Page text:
Pyatt (Marion County)

Latitude and Longitude: 36°14’45″N 092°50’42″W
Elevation: 814 feet
Area: 1.26 square miles (2020 Census)
Population: 181 (2020 Census)
Incorporation Date: June 11, 1929

Historical Population as per the U.S. Census:

































Pyatt is a town located on Crooked Creek in Marion County. It is connected by U.S. Business Highway 62 to U.S. Highway 62, which crosses the creek a few miles south of Pyatt.

Native Americans were frequent visitors to the Crooked Creek valley before white settlers began arriving in the area. The first land survey conducted in Marion County found that the land along the creek had been cleared and planted with cotton by 1832. Settlers referred to the early settlement as Stringtown because of the way homesteads were strung along the creek. When a post office was established at the settlement in 1855, it was given the name Clear Creek. The community had a cotton gin and a steam mill, as well as a physician, J. Frank Lair.

The Crooked Creek area was spared some of the violence that other parts of Marion County endured during the Civil War, although men from Stringtown fought in the war, and guerrilla bands plagued the farms with occasional raids, leading to food shortages by the end of the war.

During Reconstruction, a public school was built in the valley and named Powell for Governor Powell Clayton. In 1888, the post office was renamed Powell after the school. Along with the school and post office, the settlement of Powell also had one store and a blacksmith shop.

Life changed for the people of the valley when the White River Branch of the Missouri Pacific Railroad (the St. Louis, Iron Mountain and Southern Railroad until 1917) was built in the early twentieth century. The railroad right-of-way was established through the valley in November 1902, and the railroad was operating by the end of 1904. The railroad passed through a cotton plantation owned by Mary Magness, and a depot was built and a town platted on her land in 1904. Residents of Powell moved to the new community, named Pyatt for a railroad engineer—thought by some to have been the section foreman. The community became prosperous in a short time, with a cotton gin, a grist mill, a general store, and several houses.

Highway construction during the 1920s made the community accessible to automobile traffic. The first industry established in the new town was a mill to plane lumber. A hotel was also operating, and a new school building was constructed in 1926. Some businesses and homes were damaged by a tornado in 1928.

The town was incorporated in 1929. During the Depression, a canning factory was established in Pyatt, processing tomatoes, apples, and blackberries. The factory was destroyed by fire in 1949. A community center was built in Pyatt in 1938.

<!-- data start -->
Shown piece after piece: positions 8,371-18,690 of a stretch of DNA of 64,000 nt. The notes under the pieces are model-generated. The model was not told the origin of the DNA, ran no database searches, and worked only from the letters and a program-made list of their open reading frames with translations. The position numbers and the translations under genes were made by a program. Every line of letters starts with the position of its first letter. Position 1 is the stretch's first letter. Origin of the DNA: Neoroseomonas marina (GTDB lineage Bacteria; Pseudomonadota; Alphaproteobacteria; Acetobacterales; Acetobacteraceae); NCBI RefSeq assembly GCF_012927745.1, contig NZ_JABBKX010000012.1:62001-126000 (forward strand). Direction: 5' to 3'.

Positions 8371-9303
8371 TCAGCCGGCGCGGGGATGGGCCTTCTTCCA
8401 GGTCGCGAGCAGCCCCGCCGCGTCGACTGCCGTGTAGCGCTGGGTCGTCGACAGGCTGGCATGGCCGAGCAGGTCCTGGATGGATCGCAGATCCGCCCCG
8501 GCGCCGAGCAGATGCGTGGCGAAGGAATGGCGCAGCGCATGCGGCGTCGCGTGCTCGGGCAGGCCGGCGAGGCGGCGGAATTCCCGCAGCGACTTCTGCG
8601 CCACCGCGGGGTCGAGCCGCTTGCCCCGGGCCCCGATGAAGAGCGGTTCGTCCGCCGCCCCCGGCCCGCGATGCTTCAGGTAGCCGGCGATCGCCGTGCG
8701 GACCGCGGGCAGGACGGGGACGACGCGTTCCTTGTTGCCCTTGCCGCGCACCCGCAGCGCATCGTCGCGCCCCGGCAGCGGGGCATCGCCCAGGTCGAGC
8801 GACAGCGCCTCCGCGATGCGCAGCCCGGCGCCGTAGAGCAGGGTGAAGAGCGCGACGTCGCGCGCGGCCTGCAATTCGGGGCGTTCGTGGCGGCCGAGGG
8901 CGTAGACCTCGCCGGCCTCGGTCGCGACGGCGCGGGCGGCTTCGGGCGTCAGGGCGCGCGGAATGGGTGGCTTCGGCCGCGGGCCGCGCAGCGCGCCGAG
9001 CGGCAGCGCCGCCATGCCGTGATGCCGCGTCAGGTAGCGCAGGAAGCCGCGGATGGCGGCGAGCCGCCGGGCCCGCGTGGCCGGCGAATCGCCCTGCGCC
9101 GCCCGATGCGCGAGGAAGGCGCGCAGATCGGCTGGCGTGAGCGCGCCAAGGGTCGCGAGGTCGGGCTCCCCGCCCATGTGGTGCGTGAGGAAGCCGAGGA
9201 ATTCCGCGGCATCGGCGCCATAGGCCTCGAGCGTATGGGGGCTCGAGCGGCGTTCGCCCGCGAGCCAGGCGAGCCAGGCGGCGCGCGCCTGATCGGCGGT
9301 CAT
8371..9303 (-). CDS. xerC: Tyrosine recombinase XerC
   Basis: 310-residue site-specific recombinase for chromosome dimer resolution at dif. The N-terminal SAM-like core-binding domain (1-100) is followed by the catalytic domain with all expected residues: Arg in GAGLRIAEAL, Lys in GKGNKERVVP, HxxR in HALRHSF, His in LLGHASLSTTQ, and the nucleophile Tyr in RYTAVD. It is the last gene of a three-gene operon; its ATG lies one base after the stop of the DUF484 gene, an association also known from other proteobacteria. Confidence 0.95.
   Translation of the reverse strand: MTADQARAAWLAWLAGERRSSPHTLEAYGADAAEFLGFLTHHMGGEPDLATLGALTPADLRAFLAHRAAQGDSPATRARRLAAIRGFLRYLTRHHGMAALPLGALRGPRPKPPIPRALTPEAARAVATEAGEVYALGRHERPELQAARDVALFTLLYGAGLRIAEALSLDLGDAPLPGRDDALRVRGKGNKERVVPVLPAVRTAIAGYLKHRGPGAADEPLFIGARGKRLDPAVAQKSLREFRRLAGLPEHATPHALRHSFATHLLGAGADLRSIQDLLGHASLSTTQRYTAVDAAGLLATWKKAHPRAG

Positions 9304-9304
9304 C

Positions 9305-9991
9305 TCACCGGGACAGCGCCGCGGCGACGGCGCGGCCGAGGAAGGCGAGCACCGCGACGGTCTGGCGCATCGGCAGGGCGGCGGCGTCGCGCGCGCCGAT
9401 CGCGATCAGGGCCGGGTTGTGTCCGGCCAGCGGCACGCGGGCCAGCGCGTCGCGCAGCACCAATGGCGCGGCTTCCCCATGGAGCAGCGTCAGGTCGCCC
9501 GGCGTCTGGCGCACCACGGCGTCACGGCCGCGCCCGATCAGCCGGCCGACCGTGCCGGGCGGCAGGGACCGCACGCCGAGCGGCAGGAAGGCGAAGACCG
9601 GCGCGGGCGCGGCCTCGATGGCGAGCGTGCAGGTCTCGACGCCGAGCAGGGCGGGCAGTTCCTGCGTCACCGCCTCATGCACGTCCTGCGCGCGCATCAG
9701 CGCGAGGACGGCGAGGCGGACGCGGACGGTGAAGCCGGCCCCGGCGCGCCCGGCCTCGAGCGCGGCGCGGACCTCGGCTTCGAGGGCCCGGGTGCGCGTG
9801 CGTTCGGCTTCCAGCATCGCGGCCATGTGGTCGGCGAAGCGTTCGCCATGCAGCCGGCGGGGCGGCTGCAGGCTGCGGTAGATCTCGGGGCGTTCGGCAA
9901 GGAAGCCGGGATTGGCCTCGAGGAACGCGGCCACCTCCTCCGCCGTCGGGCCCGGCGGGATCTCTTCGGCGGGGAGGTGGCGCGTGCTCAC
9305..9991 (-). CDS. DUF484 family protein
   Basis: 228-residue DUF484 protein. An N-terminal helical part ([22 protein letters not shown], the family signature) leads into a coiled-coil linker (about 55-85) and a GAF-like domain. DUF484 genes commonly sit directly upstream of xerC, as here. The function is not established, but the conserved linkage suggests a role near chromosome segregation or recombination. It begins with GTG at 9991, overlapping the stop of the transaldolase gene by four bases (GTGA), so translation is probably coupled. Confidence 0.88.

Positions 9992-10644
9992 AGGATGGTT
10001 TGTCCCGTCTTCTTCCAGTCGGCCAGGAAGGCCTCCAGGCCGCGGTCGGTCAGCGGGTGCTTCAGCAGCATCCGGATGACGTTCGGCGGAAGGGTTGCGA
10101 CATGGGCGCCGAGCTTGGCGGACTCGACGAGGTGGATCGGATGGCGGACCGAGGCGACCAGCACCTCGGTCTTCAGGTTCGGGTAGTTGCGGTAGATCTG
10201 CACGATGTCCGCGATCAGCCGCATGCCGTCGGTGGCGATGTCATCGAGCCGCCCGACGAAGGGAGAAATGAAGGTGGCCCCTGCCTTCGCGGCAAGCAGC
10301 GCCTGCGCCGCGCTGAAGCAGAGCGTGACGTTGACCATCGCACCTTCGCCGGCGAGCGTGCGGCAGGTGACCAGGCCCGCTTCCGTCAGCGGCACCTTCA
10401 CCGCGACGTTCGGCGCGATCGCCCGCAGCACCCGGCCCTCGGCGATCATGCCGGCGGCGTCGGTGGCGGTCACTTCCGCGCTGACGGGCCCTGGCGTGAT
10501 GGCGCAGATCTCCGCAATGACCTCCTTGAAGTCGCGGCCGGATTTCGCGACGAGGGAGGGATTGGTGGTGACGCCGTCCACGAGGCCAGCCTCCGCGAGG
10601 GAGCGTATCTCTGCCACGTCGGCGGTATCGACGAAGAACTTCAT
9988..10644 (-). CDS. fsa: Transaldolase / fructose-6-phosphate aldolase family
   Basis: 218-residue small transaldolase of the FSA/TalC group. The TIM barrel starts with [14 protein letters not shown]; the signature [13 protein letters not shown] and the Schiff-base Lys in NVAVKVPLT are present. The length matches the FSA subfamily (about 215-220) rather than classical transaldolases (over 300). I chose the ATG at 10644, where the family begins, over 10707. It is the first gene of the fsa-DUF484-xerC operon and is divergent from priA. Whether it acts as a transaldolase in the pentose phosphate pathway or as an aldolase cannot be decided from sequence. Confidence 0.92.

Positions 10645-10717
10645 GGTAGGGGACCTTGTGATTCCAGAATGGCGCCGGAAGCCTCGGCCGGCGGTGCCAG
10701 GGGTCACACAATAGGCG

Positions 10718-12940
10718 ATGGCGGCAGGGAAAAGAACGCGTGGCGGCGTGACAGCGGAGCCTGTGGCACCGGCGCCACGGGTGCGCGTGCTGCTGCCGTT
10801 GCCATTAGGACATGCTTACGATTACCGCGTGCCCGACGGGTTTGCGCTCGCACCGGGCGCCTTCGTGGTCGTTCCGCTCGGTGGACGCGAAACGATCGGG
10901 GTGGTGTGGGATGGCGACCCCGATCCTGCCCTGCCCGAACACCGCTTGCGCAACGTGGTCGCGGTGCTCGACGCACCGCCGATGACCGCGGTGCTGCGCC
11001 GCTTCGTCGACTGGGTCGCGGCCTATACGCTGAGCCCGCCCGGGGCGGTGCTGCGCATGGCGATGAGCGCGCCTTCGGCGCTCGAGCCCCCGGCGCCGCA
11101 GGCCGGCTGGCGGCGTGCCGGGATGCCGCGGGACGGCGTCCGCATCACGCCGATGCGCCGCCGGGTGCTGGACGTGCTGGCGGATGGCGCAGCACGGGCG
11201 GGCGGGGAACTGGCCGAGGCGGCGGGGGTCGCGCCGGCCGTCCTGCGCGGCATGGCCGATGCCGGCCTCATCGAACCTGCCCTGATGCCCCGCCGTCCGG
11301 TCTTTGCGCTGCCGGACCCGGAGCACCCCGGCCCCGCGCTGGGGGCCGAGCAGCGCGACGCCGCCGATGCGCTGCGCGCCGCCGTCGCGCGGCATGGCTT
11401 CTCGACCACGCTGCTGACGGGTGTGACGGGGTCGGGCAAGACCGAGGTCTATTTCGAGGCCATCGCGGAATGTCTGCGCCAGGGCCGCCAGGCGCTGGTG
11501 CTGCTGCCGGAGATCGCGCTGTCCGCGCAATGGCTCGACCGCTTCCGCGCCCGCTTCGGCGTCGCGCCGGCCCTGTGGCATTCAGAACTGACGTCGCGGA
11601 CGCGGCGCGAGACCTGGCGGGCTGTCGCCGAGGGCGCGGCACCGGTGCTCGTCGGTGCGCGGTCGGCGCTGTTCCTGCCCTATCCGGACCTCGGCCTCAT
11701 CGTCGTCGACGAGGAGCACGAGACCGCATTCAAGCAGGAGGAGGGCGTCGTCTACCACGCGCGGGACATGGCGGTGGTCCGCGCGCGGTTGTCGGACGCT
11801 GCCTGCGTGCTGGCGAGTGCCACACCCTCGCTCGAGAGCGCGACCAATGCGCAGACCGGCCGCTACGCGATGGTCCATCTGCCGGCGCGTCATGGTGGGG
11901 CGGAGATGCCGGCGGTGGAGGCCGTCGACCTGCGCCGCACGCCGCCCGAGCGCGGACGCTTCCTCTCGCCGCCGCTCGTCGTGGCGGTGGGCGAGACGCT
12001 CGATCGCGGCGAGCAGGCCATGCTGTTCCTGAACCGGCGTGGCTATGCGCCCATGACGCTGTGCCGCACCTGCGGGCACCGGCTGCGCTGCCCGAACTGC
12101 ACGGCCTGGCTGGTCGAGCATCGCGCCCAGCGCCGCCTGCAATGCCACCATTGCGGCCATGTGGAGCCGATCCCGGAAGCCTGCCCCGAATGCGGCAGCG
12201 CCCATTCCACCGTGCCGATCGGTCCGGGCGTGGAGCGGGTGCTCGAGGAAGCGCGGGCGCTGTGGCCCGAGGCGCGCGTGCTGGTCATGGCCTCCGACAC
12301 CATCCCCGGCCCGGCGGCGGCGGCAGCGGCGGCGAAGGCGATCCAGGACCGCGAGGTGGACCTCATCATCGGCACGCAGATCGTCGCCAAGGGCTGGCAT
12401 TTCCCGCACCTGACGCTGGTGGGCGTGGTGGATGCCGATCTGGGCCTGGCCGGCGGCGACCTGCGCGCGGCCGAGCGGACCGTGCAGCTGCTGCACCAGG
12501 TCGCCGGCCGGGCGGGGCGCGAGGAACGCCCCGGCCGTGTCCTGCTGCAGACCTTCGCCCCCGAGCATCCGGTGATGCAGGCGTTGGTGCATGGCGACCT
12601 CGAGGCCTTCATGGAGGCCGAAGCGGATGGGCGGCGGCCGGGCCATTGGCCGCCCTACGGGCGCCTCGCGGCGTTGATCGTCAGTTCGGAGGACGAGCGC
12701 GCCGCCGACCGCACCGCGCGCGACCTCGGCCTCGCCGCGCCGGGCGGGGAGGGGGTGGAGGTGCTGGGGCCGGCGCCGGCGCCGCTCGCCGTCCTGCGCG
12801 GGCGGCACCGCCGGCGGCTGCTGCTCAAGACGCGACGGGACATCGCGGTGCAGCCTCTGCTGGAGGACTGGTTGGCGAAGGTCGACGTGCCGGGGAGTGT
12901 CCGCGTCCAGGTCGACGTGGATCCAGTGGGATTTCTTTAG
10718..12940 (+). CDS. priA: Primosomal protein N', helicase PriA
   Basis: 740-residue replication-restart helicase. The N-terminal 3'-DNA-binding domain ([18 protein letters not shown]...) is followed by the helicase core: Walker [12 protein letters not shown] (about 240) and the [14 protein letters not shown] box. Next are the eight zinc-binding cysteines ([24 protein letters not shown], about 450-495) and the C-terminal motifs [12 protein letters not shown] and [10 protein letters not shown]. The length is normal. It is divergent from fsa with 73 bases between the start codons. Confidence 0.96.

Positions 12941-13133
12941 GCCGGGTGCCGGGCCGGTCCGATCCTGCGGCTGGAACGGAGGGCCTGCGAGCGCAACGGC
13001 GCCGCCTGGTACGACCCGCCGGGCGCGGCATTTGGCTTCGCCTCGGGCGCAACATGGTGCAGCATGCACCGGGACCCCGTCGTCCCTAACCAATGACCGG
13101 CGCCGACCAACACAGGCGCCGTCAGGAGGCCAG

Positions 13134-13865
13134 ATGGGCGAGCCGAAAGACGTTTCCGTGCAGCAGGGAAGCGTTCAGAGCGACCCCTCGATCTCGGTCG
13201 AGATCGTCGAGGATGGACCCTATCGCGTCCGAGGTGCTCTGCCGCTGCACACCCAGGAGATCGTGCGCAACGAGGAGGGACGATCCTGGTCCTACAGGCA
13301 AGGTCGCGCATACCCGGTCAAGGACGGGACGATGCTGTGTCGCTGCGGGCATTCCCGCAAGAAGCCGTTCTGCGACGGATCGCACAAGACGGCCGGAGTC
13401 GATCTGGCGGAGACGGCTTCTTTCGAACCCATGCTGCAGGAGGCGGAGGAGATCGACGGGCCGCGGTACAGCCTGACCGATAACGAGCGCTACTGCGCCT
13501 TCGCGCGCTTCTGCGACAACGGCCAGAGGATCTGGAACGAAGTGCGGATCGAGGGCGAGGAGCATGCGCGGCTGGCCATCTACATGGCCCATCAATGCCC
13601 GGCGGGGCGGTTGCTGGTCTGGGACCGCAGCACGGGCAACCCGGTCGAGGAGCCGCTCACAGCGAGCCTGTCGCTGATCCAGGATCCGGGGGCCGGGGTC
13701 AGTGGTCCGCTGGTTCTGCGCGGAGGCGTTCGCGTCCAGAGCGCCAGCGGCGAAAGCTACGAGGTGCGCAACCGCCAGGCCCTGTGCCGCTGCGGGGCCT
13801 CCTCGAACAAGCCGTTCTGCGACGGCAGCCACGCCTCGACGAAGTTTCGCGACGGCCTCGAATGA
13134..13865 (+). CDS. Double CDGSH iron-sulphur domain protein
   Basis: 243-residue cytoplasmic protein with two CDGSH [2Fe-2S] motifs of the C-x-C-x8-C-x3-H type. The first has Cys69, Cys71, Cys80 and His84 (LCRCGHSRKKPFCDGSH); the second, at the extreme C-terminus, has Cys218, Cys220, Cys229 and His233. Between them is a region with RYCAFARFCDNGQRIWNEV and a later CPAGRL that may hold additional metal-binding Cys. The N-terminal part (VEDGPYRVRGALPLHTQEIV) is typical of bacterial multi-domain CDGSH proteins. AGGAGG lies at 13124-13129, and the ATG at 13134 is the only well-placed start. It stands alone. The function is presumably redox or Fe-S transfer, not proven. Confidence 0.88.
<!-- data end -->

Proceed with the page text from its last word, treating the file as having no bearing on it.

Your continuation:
An Assembly of God began meeting in 1937, the first church in Pyatt. A Landmark Missionary Baptist church was established in 1941, and a Church of Christ was founded in 1951. In 1973, the school districts of Pyatt and Bruno (Marion County) were consolidated. By 1977, Pyatt had completed a municipal water system. The town had two gas stations and grocery stores, a milling company warehouse, and a sand and gravel company that supplied material for the construction of Norfork Dam as well as for roads and highways in northern Arkansas.

In 2004, the Bruno-Pyatt School District was consolidated with two other districts into the Ozark Mountain School District, with schools in Eros (Marion County), St. Joe (Searcy County), and Western Grove (Newton County). In 2015, Pyatt had four businesses: an air conditioning business, a tractor business, a liquor store, and an auto repair shop. The Baptist church and Church of Christ continue to meet. The Pyatt vicinity has four listings on the National Register of Historic Places: the school building, a 660-foot railroad tunnel, and two highway bridges over Crooked Creek.

Ronald Dale Tabor, who lives in Pyatt, is a quadriplegic mouth-artist who taught himself to paint using his mouth after sustaining an injury in a near fatal car accident. He is known for his realistic paintings of rural Arkansas.

For additional information:
Berry, Earl. History of Marion County. Yellville, AR: Marion County Historical Society, 1977.

Pyatt, Arkansas. (accessed August 5, 2022).

Steven Teske
Butler Center for Arkansas Studies


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